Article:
The president additionally consumed a “cocktail” of monoclonal antibodies. Like several other viral diseases, covid patients create antibodies when fighting off the infection. 

Dr. Annie Luetkemeyer, professor of HIV, infectious diseases and  medicine, explained that some labs have tried to recreate their own versions — monoclonal antibodies — to bring down the viral load. 

The president’s cocktail was a combination of two of those. The doctor noted that the mixture has not yet been approved by the Food and Drug Administration. 

“While monoclonal antibodies are new for covid, they’re not new for many other diseases,” Luetkemeyer said. “We use them in cancer and rheumatology and infectious diseases.” 

She noted that the biotech companies closest to finding potentially effective monoclonal antibodies are Lilly Biotechnology Center and Regeneron Pharmaceuticals. The latter created Trump’s therapy mixture. Early data suggests that Regeneron’s synthetic antibody has potentially lowered the viral load for patients who are sick with covid and don’t need hospitalization. 

“That’s exciting news. That’s what we want to see,” Luetkemeyer said. “This is really more of a proof of concept, so that you can take this on to phase two and three studies.”

Other medicines Trump reported taking, including zinc, Pepcid, and Vitamin D, are likely to neither help nor hurt the situation, according to Luetkemeyer. 

Was it too early to leave Walter Reed?

On Monday, Oct. 5, Dr. Sean Conley gave the okay to release Trump, noting that he was stable, no longer needed oxygen, and would continue receiving doses of remdesivir. Yet monitoring the President’s public appearance on television since his diagnosis, Chin-Hong said he doubts Trump no longer requires oxygen. 

Sometimes patients neglect their need for oxygen when they no longer feel short of breath. But this can lead to silent hypoxia, when the body doesn’t have enough oxygen, “which is one of the perils of covid” Chin-Hong said. Thus, he would have kept the president in the hospital. 

But if the president actually needed no oxygen and was stable, Shin-Hong would have sent him home with specific instructions to isolate. This, he said, is unlikely to happen in the “congregate setting” of the White House.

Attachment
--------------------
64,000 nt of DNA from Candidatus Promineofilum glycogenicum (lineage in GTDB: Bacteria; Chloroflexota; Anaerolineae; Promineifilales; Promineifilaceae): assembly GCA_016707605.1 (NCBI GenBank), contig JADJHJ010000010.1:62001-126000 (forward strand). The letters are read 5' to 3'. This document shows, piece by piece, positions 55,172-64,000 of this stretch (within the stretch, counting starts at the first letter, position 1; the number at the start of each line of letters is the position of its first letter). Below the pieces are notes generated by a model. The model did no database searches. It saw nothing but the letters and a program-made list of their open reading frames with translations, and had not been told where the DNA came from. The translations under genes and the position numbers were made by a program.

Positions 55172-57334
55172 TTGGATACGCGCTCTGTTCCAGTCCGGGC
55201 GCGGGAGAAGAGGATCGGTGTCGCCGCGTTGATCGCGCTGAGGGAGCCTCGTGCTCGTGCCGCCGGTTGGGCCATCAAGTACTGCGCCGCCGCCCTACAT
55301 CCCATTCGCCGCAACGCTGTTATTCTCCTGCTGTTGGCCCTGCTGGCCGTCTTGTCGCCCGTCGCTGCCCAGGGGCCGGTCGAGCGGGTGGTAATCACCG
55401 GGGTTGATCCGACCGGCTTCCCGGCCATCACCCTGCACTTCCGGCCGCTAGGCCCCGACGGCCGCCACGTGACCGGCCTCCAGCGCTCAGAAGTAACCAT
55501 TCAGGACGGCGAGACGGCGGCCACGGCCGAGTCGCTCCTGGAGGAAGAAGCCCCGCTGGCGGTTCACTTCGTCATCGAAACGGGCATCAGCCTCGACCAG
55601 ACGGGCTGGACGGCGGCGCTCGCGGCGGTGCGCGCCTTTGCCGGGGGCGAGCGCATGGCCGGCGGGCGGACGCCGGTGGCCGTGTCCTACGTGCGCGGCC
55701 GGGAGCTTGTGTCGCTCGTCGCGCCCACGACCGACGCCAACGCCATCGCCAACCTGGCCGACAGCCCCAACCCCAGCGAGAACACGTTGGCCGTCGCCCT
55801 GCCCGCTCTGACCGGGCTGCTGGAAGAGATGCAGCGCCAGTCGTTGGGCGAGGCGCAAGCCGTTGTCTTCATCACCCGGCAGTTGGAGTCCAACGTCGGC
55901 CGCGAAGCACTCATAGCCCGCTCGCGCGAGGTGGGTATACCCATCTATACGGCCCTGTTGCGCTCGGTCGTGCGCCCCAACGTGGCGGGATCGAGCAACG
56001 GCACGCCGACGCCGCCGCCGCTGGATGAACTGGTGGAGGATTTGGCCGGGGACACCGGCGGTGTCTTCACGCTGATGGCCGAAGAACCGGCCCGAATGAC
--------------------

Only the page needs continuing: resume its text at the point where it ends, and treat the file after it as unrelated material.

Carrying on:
Trump left the hospital on Monday, and punctuated the discharge with an optimistic tweet: “Don’t be afraid of Covid. Don’t let it dominate your life … I feel better than I did 20 years ago!”

Chin-Hong and Rutherford agreed the “ruler of the universe” attitude comes from steroid intake and could explain Trump’s particularly cheerful attitude. 

Getting the White House in order for debates

Vice President Mike Pence and his wife tested negative for coronavirus, and Pence plans to proceed with the vice presidential debate on Oct. 7. Rutherford said that if he repeatedly tested negative, as some tests may produce false negatives, then it should be safe. Pence battles Sen. Kamala Harris, who also tested negative. 

It was noted at the Presidential debate Sept. 29 that former vice president Joe Biden and Trump were facing off while standing 12 feet, six inches apart. Biden tested negative. 

And it looks like the president looks forward to his next chance in the spotlight, too. 

“I am looking forward to the debate on the evening of Thursday, October 15th in Miami. It will be great!” Trump tweeted Tuesday. 

This was corrected on Oct. 7, 2020 to point out it was “hypoxia” that is a peril of covid, not “hypoglycemia.” We regret the error.